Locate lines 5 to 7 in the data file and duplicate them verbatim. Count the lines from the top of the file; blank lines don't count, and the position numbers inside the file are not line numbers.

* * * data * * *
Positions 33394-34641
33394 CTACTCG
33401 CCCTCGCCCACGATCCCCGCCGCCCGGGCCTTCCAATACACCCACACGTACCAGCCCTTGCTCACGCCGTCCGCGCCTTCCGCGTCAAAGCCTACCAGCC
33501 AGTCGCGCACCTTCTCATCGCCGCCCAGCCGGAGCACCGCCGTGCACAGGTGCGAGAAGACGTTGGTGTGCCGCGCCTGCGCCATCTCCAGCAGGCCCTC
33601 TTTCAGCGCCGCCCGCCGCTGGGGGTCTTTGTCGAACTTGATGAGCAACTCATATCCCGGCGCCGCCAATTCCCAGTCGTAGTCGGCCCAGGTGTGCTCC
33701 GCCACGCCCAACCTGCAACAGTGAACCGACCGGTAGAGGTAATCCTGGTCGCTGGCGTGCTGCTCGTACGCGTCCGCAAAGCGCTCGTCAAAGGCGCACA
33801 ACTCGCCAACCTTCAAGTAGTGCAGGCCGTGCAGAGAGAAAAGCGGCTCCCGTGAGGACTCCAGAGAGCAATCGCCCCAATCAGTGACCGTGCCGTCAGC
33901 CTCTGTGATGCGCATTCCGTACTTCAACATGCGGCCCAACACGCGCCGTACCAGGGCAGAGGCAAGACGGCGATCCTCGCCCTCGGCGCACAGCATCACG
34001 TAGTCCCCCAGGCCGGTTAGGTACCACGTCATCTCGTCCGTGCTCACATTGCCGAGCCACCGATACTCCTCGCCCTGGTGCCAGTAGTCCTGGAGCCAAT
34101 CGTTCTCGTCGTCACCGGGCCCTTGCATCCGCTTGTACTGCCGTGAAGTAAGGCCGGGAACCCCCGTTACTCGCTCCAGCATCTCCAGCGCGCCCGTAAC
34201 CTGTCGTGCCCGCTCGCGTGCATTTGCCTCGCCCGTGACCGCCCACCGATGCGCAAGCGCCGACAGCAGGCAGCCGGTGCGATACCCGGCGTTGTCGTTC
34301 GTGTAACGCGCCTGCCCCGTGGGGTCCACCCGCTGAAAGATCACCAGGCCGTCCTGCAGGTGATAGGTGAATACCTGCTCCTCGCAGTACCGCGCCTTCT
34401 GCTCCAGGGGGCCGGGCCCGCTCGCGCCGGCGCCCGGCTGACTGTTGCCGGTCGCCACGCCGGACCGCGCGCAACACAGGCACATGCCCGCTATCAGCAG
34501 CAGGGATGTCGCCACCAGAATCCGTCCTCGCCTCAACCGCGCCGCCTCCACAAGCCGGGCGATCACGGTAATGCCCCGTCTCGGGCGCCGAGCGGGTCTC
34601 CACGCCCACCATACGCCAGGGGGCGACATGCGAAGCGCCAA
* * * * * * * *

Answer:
33601 TTTCAGCGCCGCCCGCCGCTGGGGGTCTTTGTCGAACTTGATGAGCAACTCATATCCCGGCGCCGCCAATTCCCAGTCGTAGTCGGCCCAGGTGTGCTCC
33701 GCCACGCCCAACCTGCAACAGTGAACCGACCGGTAGAGGTAATCCTGGTCGCTGGCGTGCTGCTCGTACGCGTCCGCAAAGCGCTCGTCAAAGGCGCACA
33801 ACTCGCCAACCTTCAAGTAGTGCAGGCCGTGCAGAGAGAAAAGCGGCTCCCGTGAGGACTCCAGAGAGCAATCGCCCCAATCAGTGACCGTGCCGTCAGC